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Dunkin’ Donuts makes second bid for Bernardston shop

xA special permit to add a Dunkin’ Donuts to the Church Street Sunoco station in Bernardston, owned by the A.R. Sandri Co., was unanimously approved Tuesday by the Zoning Board of Appeals. Recorder/David Rainville

xA special permit to add a Dunkin’ Donuts to the Church Street Sunoco station in Bernardston, owned by the A.R. Sandri Co., was unanimously approved Tuesday by the Zoning Board of Appeals. Recorder/David Rainville Purchase photo reprints »

BERNARDSTON — One year after withdrawing plans to add a Dunkin’ Donuts to its full-service gas station, a local oil company has brought revised plans before the town.

The AR Sandri Co., which owns and operates a Church Street Sunoco station, will go before the Zoning Board of Appeals in a public hearing at 7:30 p.m., May 8 in Town Hall.

Last year’s attempt to bring the doughnut chain to Bernardston was withdrawn after it was found that the town’s zoning bylaws didn’t allow businesses to offer takeout food. Takeout service was already offered by several nearby businesses, including Antonios II Pizza, the 7 South Bakery, Hillside Pizza, the Four Leaf Clover and the Country Corner Store, and town officials saw the ban on takeout as an oversight.

The Planning Board drafted new bylaws that would allow takeout service and they were approved at a special town meeting.

Now that the doughnut chain no longer clashes with bylaws, Sandri has put the project forward again.

Sandri has scaled back plans, in hopes that the new design will fit better with the surrounding buildings.

Last year, several residents objected to a Dunkin’ Donuts in their town, for many reasons. Some said that it would draw people away from nearby restaurants and that it would bring too much traffic to the village center.

Michael Behn, Sandri’s chief operating officer, said Sandri estimates that the doughnut shop could serve between 2,500 and 3,000 customers per week. He said it would benefit the town, due to the 0.75 percent local meals tax.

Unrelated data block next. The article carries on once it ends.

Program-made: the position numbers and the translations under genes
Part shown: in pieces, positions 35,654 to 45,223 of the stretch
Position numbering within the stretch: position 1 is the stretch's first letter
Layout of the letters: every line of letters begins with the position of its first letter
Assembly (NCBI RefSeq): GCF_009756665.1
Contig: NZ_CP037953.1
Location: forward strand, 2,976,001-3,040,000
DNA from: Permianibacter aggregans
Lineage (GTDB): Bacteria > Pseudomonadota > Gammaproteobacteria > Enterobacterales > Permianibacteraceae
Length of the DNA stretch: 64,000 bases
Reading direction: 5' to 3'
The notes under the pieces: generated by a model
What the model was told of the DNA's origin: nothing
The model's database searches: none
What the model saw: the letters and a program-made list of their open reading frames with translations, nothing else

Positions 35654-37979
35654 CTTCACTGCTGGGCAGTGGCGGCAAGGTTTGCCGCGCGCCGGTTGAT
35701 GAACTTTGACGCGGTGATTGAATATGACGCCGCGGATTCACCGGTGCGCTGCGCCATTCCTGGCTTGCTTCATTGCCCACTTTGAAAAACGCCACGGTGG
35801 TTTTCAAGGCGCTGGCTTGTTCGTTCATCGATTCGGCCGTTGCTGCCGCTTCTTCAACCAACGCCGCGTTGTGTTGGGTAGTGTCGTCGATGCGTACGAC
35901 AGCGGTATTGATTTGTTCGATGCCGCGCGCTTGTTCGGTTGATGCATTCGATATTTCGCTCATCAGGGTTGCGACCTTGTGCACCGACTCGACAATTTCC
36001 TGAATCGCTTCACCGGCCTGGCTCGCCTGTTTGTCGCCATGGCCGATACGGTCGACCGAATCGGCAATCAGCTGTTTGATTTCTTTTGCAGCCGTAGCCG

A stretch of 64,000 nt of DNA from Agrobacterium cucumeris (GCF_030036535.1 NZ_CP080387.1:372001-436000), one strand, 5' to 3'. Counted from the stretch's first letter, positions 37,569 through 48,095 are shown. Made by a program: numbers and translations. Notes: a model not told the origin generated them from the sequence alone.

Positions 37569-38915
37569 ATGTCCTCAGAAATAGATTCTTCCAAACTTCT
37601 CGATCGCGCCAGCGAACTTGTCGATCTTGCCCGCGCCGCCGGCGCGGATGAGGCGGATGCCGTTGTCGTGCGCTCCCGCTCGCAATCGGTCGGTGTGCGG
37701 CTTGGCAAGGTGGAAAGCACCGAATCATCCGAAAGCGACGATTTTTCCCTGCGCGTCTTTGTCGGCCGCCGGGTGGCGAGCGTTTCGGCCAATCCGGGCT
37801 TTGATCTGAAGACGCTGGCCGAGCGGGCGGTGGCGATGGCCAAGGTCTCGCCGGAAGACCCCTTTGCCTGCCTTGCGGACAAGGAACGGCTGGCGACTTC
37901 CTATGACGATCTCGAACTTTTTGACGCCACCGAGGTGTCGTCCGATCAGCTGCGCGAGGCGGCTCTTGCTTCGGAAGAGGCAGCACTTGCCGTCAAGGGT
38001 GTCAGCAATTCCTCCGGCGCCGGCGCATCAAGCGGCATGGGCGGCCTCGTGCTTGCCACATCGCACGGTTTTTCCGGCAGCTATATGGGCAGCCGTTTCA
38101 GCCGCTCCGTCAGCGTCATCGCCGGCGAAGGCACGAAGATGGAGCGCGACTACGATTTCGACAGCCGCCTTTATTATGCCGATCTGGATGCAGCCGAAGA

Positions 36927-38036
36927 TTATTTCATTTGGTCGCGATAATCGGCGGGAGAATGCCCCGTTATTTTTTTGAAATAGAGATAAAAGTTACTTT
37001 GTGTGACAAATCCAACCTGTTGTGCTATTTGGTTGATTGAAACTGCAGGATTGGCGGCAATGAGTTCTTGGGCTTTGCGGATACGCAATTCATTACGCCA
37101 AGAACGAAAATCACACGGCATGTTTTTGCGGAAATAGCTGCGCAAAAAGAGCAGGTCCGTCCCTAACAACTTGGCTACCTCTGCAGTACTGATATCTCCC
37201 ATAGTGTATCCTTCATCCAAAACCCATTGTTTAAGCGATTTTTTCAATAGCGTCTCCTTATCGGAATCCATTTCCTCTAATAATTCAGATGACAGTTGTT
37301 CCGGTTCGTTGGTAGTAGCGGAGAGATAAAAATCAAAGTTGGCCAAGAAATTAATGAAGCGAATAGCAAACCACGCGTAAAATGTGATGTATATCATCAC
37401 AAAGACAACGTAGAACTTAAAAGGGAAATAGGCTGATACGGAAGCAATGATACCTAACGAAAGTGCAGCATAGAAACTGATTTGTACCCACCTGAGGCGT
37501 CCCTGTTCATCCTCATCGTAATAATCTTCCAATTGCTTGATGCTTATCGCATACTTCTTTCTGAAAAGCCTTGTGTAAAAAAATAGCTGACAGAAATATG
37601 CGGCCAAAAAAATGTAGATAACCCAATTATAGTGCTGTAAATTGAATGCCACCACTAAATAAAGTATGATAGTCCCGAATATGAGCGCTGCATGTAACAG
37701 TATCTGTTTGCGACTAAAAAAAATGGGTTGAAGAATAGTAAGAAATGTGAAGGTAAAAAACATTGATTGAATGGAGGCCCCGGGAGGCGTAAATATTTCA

Others said its appearance would stick out in the quaint downtown. Behn said Sandri has worked with the franchisee to make the building fit in.

“We’ve softened the look of the exterior,” said Behn. “It initially had a loud-looking Dunkin’ Donuts sign on the left-side front. We’ve scaled that down and moved it below the roof line.”

He said the building would be clad in architectural shingles that will replicate its current wood siding.

Behn said the shop would be open from 5 a.m. to 10 p.m., and he expects it to bring as many as 15 new jobs to town.

The lot would be redesigned to provide 14 parking spaces and the interior would include seating for 14 customers. Traffic would be improved by installing a median where the property meets Center Street. Currently, said Behn, cars can pull into and out of the lot from Center Street, which can cause traffic hazards.

The gas pumps would stay put, and Sandri would continue to offer full-service fueling. Behn said a new 50-square-foot “goal post” style sign would be installed, displaying the Sunoco and Dunkin’ Donuts logos, as well as current gas prices.

The Dunkin’ Donuts would be run by Leominster company Kcmc management, which operates “about a dozen” Dunkin’ Donuts stores, said Behn. He said the company has a track record of partnership with host towns, and donating to local causes.

Behn said the gas station’s survival could depend on the deal.

“We’re hoping to stay there and sell gas, but it’s hard without another business,” said Behn. “I think the public finds it convenient to have gas in town, but there’s just not enough money in gas alone.”

You can reach David Rainville at: drainville@recorder.com or 413-772-0261, ext. 279 @RecorderRain

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